The monitoring of one’s property by friendly neighbors or watch groups, a neighbor holding one’s spare key, BBQ-parties among close neighbors, or a pool of trusting parents that look after each other’s children are all examples of club goods that are essentially the result of accumulated social capital among a group of involved neighbors. In this context, DiPasquale and Glaeser (1999) have argued that homeowners are “better citizens” because homeownership creates barriers to mobility and gives individuals an incentive to invest in local amenities and social capital since community quality is capitalized into property values. Although several studies (e.g., DiPasquale and Glaeser, 1999 and Rossi and Weber, 1996) have indeed documented a positive link between homeownership and measures of individual investment in social capital, stylized facts from the Social Capital Community Benchmark Survey (SCCBS, 2000) suggest that homeowners may not always be “better citizens”. For example, while homeowners on average socially interact 30% more often than renters with immediate neighbors in essentially built-up neighborhoods (more than 85% developed), the difference between the two groups is only about 9% in an average neighborhood (45–55% developed) and there is virtually no difference between the two groups in little developed neighborhoods (less than 15% developed). These numbers change little when other factors – including the population density in the developed area – are controlled for. In a similar vein, homeowners are even less likely to socially interact with co-workers outside work. This result holds even when commuting distance and other factors are taken into account. How can these stylized facts be explained? More generally, what are the underlying motives or incentive mechanisms that drive homeowners and renters to behave differently in some but not all instances? DiPasquale and Glaeser (1999) suggest that house price capitalization effects may explain the diverging behavior of homeowners and renters (Explanation 1). Consistent with this line of reasoning, one might also expect that the wedge in investment behavior between the two groups is comparably larger in more built-up places with more inelastic long-term supply of new housing, where house price induced incentives can be expected to be stronger (e.g., Hilber and Mayer, 2009). However, there are other plausible explanations for why homeowners and renters behave differently and why such differences depend on the degree of physical development. The stylized facts could portray a mutually beneficial equilibrium involving reciprocal cooperation (Explanation 2). Homeowners may have stronger incentives to engage in reciprocal cooperation because high costs associated with housing sales make them less mobile and, therefore, increase the potential benefits from an equilibrium where people help each other. In more built-up places there are fewer potential newcomers that could upset such an equilibrium. The stylized facts could also be the outcome of a selection process or of Tiebout sorting. Inherently more sociable individuals may select more developed or more densely populated places and these sociable people could also have a comparably greater propensity to own in more urban settings (Explanation 3). Similarly, households may Tiebout sort based on their preferences for social interactions (Explanation 4). The empirical findings presented in this paper provide strong support for the proposition that individual investment in social capital is facilitated by house price induced incentives (Explanation 1). The findings are also largely consistent with the proposition that social interactions at the neighborhood level are driven by benefits arising from reciprocal cooperation (Explanation 2). However, reciprocal behavior alone cannot explain all of the results. Moreover, the findings appear to be neither consistent with the outcome of a selection process nor with that of Tiebout sorting (Explanations 3 and 4). The findings have important implications for the literature on the accumulation of social capital and the provision of social capital induced club goods. Previous studies suggest that house price capitalization may provide a mechanism to induce homeowners to take into account preferences of future homebuyers when voting on durable local public goods, even when residents are mobile (see e.g., Brueckner and Joo, 1991 and Sonstelie and Portney, 1978; or Wildasin, 1979 for the theory and Hilber and Mayer, 2009, for evidence).1 However, in the case of neighborhood-specific social capital, investment decisions are not reached at the ballot. Instead they are individual verdicts, potentially encouraging free riding behavior. One countervailing argument is that free riding (by selling the house) may be an unattractive option if access to benefits from social capital induced club goods are partially excludable and transaction costs associated with the sale of a property exceed the benefits derived from the improved neighborhood quality. The empirical evidence in this paper implies that housing transaction costs may indeed prevent free riding and may, therefore, encourage the provision of neighborhood-specific social capital. Moreover, housing transaction costs may also encourage reciprocal cooperation, further reinforcing social capital accumulation. This paper provides additional support for the proposition by Hilber and Mayer (2009) that house price induced incentive effects may be confined mainly to places where the supply of land available for new development is scarce. This finding has important implications for a wide range of studies, for example, studies that conclude that homeowners are somehow “better citizens” because homeownership encourages civic engagement (e.g., Hoff and Sen, 2005 and DiPasquale and Glaeser, 1999) or because homeowners are more motivated to control local government (e.g., Fischel, 2001 and Dehring et al., 2008).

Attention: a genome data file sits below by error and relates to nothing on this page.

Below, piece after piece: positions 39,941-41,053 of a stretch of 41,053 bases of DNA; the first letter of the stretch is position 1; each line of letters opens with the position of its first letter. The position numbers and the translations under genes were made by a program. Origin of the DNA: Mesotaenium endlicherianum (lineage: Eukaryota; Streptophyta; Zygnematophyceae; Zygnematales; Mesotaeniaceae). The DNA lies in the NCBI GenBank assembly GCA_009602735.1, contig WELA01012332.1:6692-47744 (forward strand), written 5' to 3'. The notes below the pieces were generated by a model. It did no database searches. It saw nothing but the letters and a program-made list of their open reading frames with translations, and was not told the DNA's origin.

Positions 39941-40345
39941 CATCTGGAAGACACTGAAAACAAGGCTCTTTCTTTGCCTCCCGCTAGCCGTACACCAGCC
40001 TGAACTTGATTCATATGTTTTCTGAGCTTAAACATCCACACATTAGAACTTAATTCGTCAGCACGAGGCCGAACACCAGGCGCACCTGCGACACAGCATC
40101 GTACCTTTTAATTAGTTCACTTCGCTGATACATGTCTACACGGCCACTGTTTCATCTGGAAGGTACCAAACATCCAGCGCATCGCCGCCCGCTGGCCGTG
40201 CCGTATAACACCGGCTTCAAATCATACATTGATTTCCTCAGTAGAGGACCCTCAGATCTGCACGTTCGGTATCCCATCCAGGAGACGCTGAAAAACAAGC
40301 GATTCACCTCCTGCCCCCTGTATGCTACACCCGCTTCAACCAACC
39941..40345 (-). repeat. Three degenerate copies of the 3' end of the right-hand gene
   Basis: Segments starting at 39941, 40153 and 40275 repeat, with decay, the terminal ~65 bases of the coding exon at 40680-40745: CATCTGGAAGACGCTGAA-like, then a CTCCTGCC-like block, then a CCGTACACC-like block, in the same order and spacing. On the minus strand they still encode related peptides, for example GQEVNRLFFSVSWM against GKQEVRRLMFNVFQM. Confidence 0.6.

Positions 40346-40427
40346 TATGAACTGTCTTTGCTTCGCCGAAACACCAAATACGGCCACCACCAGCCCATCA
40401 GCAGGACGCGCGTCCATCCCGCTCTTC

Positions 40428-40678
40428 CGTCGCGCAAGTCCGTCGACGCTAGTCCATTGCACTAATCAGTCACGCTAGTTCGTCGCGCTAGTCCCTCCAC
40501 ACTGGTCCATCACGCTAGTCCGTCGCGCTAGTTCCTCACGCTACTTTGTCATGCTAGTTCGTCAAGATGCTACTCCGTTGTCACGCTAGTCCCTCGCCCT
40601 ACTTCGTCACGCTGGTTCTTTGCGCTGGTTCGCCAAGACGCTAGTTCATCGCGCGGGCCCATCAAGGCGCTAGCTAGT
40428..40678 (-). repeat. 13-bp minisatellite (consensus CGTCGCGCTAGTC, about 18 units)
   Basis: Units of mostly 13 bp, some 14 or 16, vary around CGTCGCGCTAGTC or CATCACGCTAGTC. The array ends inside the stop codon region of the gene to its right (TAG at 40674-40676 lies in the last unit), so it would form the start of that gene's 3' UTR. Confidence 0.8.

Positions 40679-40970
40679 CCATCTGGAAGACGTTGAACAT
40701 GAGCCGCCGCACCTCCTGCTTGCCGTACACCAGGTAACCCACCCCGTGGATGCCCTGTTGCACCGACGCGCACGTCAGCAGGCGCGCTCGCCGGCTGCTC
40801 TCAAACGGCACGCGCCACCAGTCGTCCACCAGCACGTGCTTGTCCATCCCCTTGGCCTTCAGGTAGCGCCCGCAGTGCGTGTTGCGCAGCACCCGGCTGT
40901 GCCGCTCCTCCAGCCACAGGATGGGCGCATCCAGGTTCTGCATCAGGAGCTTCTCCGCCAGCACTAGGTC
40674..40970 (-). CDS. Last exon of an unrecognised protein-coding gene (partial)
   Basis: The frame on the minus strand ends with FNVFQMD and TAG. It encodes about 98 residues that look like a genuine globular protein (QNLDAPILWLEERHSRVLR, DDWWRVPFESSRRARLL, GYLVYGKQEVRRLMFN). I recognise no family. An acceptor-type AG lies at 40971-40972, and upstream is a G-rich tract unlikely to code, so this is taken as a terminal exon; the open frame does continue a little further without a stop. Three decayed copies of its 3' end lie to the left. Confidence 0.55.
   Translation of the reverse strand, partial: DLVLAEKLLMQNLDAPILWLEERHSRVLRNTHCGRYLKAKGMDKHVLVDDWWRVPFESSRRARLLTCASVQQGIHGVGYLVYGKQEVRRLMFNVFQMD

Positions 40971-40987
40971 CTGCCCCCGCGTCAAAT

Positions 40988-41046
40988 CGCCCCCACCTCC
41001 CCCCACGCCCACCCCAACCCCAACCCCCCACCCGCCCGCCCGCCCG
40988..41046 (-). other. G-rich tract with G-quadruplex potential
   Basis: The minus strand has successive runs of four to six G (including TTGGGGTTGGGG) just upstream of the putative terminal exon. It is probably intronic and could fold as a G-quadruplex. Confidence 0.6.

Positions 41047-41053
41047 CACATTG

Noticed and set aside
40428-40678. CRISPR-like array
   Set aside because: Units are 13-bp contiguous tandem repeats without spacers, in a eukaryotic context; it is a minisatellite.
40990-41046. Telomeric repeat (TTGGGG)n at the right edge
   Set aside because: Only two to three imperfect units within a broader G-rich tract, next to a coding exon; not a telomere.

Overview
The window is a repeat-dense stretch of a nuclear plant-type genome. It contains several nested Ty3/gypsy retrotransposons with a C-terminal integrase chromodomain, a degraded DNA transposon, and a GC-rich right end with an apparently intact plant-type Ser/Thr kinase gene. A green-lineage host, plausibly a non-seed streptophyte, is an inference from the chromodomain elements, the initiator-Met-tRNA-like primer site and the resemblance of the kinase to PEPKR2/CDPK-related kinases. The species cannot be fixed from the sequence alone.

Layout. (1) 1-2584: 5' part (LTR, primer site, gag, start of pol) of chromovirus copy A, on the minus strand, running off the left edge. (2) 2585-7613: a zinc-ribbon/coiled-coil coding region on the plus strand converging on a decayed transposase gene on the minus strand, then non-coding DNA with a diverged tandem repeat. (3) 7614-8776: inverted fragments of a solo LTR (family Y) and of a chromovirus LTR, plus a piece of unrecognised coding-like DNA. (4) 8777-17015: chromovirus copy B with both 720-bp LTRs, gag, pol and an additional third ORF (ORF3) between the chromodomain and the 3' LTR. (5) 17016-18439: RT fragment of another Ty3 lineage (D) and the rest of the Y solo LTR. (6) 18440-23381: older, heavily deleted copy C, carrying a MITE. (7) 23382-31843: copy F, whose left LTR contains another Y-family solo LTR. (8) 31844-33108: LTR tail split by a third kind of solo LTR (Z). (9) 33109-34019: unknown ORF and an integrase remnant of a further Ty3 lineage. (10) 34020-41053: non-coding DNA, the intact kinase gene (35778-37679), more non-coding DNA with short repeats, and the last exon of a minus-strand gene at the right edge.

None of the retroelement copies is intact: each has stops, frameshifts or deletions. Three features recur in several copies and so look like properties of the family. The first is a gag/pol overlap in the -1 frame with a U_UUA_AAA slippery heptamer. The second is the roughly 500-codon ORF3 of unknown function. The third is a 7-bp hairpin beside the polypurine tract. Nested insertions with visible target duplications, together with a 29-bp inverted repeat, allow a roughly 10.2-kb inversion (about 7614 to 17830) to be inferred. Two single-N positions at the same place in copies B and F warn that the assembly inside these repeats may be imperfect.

نتیجه گیری انگلیسی
In this paper I present evidence suggesting that the causal positive effect of individual homeownership on individual investments in neighborhood-specific social capital is mainly confined to more built-up places. Homeownership alone does not ensure the formation of social capital. A number of explanations are explored. Overall, the empirical findings provide strong support for the proposition that individual investment in social capital is facilitated by house price induced incentives. In built-up localities the social capital induced entry of newcomers increases house values more strongly, discouraging others from entering and thereby preventing (further) dilution of social capital. Hence, house price capitalization ensures that immobile homeowners – in contrast to renters – can internalize the benefits of their investments. In a similar vein, the social capital induced house price premium ensures that individuals only enter a neighborhood when they have a desire to engage (immediately) in the neighborhood’s social network(s), ensuring the provision of social capital induced club goods in the longer run. In contrast, in less developed neighborhoods there appear to be few (additional) incentives for homeowners to invest in social capital. The evidence is also largely consistent with the proposition that social interactions at the neighborhood level are driven by benefits arising from reciprocal cooperation. Inelastic housing supply may help sustain a reciprocal cooperation equilibrium. However, the reciprocal cooperation-mechanism alone cannot explain all findings. Finally, the proposition that the stylized facts presented at the outset are driven by selection based on inherent differences in social aptitudes or by Tiebout sorting can be discounted. In a broader context, the findings imply that house price capitalization (and possibly reciprocal cooperation) may only provide a compelling mechanism for homeowners to make long-term investments in their neighborhoods and local communities (i.e., to take into account the preferences of future homebuyers and possibly future generations) if housing transaction costs are sufficiently high and potential new housing supply is limited. Therefore, differences in local housing market conditions may provide an additional explanation – besides sorting and peer effects – why suburban locations in highly urbanized areas (i.e., locations with high homeownership rates and little developable land) do not only have better local public services (such as local public schools) but also greater accumulation of social capital.